So far, a trans woman or gender non-conforming person of color has been murdered in the United States every week of 2015. This week, the horrifying trend continued when 21-year-old Black trans woman Penny Proud of New Orleans was shot multiple times early in the morning of February 10. She joins fellow trans women of color Yazmin Vash Payne, Ty Underwood, Lamia Beard and Taja DeJesus and gender non-conforming person of color Lamar Edwards, all of whom were under the age of 35.
Trans people of color are not taking this sitting down. At the recent Creating Change conference in Denver, queer and trans people of color stormed the stage demanding to be heard, demanding that their lives be given respect and demanding that actual changes begin to take place. They chanted “Trans Lives Matter” and “Jessie! Presente!” before denouncing the conference for inviting Denver Mayor Michael Hancock to speak. (Police in Denver recently murdered 17-year-old queer Latina Jessie Hernandez.)
Before any large news outlets reported on Proud’s murder, the New Orleans LGBT youth of color group BreakOUT! put out a press release. They called out news channels and websites for contributing to the violence against trans women by misgendering the victims after they die.
These deaths had little to no mainstream media attention. The silence and lack of action from media on behalf of the Black transgender community sends a strong message that Black Trans Lives, in fact, do not matter. When these deaths were covered, they were often not given the respect they so deserve. Transgender women are often misgendered in news reports and their stories are often riddled with patronization and condescending opinions from reporters.
Not only does the media often underreport these murders or misgender the victims, but the police often fail to make an arrest or get a solid conviction. In the case of Underwood, police have arrested a suspect, Carlton Champion, Jr., who was dating Underwood. Despite the fact that Champion was “expecting sexual favors from Underwood that morning and found out she was transgender,” police are refusing to call this a hate crime, arguing that hate crimes cannot be perpetrated against a victim who is in a relationship with her attacker.
The fact that most of these violent crimes are perpetrated against trans women and gender non-conforming people of color, most of them Black, cannot be ignored when we talk about this problem. The National Coalition of Anti-Violence reports that almost 90% of LGBTQ homicide victims in 2013 were people of color, 72% were transgender women, and 67% were trans women of color. In 2014, twelve out of the fourteen trans women of color murdered in the United States were Black.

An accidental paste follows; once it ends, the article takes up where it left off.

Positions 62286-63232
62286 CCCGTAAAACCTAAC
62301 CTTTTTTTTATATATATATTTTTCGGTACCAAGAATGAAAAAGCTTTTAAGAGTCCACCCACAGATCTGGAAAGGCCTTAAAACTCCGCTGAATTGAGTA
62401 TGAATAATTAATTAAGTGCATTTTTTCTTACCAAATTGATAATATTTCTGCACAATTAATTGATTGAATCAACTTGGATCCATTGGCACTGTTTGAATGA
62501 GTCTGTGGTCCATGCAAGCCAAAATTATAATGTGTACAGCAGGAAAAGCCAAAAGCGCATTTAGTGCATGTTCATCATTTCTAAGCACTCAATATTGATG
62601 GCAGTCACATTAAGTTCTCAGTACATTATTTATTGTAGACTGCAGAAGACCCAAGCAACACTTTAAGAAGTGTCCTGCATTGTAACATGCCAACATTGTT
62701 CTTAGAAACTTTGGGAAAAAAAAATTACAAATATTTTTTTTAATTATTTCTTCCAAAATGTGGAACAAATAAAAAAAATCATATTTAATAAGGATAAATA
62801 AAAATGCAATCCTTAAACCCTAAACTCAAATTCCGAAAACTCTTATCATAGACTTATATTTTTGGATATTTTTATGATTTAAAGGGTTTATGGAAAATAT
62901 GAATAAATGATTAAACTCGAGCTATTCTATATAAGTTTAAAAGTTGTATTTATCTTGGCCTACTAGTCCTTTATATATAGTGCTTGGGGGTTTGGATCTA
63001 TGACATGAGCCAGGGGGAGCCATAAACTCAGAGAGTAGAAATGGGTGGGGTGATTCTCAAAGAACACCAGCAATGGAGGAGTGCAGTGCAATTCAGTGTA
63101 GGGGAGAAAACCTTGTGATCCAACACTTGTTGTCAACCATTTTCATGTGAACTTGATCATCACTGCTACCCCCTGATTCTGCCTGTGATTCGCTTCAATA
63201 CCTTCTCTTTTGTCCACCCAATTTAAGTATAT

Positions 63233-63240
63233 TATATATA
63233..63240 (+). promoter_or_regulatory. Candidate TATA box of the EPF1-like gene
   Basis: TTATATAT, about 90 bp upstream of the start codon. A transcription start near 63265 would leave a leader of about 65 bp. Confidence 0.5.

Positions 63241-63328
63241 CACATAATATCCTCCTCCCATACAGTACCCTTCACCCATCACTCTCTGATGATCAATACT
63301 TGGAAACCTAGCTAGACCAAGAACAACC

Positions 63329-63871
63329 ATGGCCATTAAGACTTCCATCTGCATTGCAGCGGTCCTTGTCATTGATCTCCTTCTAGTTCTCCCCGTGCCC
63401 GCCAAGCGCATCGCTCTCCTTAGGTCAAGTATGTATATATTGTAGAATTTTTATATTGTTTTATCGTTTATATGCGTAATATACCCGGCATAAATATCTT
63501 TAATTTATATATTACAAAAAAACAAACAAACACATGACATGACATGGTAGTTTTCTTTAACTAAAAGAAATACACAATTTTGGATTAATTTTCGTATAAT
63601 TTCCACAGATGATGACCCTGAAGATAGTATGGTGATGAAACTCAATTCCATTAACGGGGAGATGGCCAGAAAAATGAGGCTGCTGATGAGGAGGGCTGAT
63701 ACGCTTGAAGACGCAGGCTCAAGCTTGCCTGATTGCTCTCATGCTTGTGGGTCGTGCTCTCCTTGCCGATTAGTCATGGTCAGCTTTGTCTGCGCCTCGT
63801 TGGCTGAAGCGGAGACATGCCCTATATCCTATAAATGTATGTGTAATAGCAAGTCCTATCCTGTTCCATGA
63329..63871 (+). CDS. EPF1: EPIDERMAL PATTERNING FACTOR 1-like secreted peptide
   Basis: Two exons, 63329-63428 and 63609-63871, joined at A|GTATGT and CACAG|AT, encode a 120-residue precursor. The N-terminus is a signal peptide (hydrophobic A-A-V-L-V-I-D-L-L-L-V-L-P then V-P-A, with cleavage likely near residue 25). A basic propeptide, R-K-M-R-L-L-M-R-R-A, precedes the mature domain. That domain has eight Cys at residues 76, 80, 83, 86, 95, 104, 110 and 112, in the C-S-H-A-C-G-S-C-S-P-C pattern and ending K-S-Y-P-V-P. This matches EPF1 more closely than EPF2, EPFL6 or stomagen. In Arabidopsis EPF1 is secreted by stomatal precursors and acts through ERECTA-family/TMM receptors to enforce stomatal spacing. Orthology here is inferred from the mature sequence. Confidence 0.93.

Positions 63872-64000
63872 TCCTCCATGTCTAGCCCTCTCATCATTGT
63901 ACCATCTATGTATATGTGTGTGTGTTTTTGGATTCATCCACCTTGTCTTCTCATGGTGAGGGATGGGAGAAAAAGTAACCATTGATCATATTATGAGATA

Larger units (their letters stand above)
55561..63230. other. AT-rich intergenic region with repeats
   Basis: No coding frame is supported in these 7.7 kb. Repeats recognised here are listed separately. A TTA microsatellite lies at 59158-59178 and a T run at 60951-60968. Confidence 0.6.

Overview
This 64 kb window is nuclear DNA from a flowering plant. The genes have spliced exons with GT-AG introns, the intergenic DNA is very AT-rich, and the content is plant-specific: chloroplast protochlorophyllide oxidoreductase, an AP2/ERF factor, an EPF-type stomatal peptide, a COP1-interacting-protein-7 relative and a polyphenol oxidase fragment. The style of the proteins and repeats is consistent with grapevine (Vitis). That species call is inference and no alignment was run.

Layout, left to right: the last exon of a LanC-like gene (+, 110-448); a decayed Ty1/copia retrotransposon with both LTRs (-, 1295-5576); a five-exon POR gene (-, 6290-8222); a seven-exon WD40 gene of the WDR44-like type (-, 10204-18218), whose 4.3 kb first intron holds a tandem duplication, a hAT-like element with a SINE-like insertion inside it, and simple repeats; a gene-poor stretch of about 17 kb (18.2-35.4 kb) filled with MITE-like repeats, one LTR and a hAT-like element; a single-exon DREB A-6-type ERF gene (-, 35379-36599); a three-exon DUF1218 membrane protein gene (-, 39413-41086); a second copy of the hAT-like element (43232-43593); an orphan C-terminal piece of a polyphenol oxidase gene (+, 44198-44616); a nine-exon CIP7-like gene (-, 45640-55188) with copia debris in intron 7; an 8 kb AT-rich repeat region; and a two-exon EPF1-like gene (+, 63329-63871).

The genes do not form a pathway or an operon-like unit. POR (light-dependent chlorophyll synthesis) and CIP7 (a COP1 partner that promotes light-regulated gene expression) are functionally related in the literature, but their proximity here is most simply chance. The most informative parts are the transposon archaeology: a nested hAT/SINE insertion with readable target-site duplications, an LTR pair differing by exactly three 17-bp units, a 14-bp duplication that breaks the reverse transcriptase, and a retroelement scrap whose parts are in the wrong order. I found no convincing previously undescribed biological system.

Trans women of color, like those from BreakOUT! and those at the Creating Change conference, want this to end right now and are letting others know exactly what needs to be done to make that happen. In their press release, BreakOUT! put out a call for action to the media, the police and to their communities, saying, “We are calling on the media to respect all transgender people and their families by using the correct pronouns and names for transgender victims and use current photographs to allow our community to maintain dignity both in life and in death.” They also demanded that trans women of color be made to feel safe in their own communities, adding, “Instead of more police, we need more investment in education, jobs, and housing for LGBTQ people, particularly Black transgender young women.” At Creating Change, Bamby Sacledo listed the protesters’ demands.
We’re here demanding intentional, meaningful investment in our community and in our community efforts to end this motherfucking epidemic. We are demanding funders and organizers, especially LGBT foundations and granters, to intentionally invest in the trans community… We demand meaningful equity of resources in order to eradicate our economic and health crisis that our brothers and sisters face daily. LGBT and ally organizations need to hire trans people in leadership and give us leadership positions within those organizations. We demand these organizations be intentionally inclusive in providing leadership opportunities for the trans community.
We need to start listening before we find out which trans woman of color is murdered next week.